Electronic Thesis and Dissertation Repository


Doctor of Philosophy




Susanne Kohalmi


Arogenate dehydratases (ADTs) have been identified to catalyze the last step of phenylalanine (Phe) biosynthesis in plants. All ADTs have a transit peptide sequence that targets them into the chloroplasts where the biosynthesis of Phe happens. Subcellular localization studies using fluorescently tagged Arabidopsis thaliana ADTs demonstrated that all six ADTs localize to chloroplast stromules (stroma filled tubules). However, one member of this family, ADT5, was also detected in the nucleus. As dual targeting of proteins to different cell compartments is an indication of multifunctionality, ADT5 nuclear localization suggests that this member of the ADT protein family is a moonlighting protein with a non-enzymatic role in the nucleus.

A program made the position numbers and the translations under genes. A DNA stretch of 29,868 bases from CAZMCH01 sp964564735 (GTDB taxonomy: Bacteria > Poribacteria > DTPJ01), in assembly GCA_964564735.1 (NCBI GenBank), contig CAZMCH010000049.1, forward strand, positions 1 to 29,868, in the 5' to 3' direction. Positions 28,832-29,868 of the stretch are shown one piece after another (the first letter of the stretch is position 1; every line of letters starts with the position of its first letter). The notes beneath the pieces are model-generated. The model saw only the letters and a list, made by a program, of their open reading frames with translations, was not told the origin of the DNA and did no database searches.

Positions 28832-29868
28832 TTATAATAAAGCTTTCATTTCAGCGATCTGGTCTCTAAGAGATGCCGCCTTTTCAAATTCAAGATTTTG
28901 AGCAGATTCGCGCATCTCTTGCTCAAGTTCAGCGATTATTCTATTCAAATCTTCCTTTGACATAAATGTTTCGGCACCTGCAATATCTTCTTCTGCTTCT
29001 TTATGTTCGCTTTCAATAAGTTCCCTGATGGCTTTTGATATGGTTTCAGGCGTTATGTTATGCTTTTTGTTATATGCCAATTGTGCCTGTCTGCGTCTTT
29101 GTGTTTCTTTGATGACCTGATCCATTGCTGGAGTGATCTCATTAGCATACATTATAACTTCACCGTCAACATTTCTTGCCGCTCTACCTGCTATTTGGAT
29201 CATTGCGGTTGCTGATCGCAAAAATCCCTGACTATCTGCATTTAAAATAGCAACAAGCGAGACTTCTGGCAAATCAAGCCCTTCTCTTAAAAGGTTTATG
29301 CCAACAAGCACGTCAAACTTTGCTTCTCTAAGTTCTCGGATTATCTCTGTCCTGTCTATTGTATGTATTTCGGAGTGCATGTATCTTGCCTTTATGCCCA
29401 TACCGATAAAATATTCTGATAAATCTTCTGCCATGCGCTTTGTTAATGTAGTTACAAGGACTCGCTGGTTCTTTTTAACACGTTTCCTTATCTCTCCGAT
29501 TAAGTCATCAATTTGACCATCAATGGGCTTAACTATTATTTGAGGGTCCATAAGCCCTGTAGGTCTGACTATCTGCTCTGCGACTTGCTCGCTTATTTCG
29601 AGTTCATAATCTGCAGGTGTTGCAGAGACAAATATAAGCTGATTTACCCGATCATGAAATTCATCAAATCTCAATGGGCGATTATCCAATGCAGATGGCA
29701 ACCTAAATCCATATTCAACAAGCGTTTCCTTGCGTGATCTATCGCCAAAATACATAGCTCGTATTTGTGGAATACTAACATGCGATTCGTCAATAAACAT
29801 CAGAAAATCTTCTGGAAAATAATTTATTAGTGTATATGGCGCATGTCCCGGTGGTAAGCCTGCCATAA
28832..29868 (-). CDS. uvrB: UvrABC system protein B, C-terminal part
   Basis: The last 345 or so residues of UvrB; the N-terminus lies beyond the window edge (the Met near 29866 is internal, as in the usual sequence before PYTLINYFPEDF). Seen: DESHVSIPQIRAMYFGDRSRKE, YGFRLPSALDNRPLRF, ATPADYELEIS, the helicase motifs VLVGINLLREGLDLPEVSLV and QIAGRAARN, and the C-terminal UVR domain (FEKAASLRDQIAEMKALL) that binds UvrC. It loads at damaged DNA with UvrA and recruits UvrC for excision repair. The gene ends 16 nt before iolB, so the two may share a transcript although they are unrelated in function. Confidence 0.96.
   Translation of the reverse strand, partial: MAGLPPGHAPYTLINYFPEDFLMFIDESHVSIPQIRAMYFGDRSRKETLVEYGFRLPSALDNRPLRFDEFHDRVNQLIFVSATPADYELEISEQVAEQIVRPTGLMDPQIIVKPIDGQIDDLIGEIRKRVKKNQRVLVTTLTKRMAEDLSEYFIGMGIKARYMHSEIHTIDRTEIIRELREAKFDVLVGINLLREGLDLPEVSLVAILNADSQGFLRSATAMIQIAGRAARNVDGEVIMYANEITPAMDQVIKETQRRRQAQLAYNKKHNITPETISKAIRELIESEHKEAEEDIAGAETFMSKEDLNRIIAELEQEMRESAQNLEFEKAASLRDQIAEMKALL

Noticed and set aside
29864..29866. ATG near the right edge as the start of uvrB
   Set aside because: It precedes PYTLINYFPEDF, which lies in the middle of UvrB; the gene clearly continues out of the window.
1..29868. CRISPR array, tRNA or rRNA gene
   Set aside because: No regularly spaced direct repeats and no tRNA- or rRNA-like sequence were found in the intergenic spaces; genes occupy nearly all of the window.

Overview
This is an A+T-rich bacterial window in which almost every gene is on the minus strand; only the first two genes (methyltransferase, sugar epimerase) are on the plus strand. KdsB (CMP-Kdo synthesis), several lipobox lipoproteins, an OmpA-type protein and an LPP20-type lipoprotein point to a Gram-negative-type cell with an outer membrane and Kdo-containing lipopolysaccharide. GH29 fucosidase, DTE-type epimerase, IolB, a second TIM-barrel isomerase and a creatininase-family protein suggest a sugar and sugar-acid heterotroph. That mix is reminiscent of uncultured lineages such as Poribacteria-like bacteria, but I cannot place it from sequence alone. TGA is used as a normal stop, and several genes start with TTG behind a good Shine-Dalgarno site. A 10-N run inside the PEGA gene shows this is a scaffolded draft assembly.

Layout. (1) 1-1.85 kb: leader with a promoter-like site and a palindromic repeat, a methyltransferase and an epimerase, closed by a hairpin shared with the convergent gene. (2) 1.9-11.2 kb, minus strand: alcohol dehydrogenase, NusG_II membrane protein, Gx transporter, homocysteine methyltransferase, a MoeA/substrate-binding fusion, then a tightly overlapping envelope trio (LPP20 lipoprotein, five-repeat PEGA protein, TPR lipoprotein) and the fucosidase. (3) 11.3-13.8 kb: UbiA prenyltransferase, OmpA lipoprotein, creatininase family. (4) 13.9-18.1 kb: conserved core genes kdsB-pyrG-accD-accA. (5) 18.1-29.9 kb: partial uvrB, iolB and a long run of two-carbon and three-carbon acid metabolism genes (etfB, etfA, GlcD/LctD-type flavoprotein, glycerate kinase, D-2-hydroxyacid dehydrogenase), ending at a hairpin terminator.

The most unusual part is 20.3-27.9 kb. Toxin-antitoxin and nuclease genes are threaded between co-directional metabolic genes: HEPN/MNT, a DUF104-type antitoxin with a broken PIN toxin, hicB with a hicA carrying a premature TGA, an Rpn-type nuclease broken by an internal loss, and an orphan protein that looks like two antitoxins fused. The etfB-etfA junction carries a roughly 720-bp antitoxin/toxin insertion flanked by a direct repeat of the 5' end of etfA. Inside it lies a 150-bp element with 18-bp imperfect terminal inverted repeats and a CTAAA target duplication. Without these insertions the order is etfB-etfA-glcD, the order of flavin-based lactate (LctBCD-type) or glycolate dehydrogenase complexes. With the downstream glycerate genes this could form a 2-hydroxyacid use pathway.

In this study, first the nuclear localization of the ADT5 was confirmed by expression of ADT5-CFP under the regulation of ADT5 native promoter. Using confocal microscopy and Western blot analysis it was shown that ADT5 localizes into the nucleus. Next, different possible mechanisms that could result to the nuclear localization of ADT5 were studied. It was tested if ADT5 can move directly from chloroplast stroma to the nucleus through stromules or if ADT5 enter the nucleus from cytoplasm using the nuclear import system. Data presented are consistent with a translocation from cytoplasm. A combination of an AQEH motif and a single amino acid Asn28 present in the N-terminus of ADT5 ACT domain were identified as potential protein interaction sites required for nuclear targeting of ADT5. Y2H screenings and protein-protein interaction analyses suggest that nuclear localization of ADT5 occurs through the interaction of the cytosolic portion of an ER membrane bound protein, PHOSPHOLIPID DIACYLGLYCEROL ACYLTRANSFERASE1 (PDAT1). A nuclear targeting sequence was identified in the N-terminal cytosolic portion of PDAT1. Hence, it is possible that PDAT1 piggybacks ADT5 into the nucleus through the nuclear import system. This study introduces ADT5 as a moonlighting protein and identifies a possible mechanism for ADT5 nuclear translocation.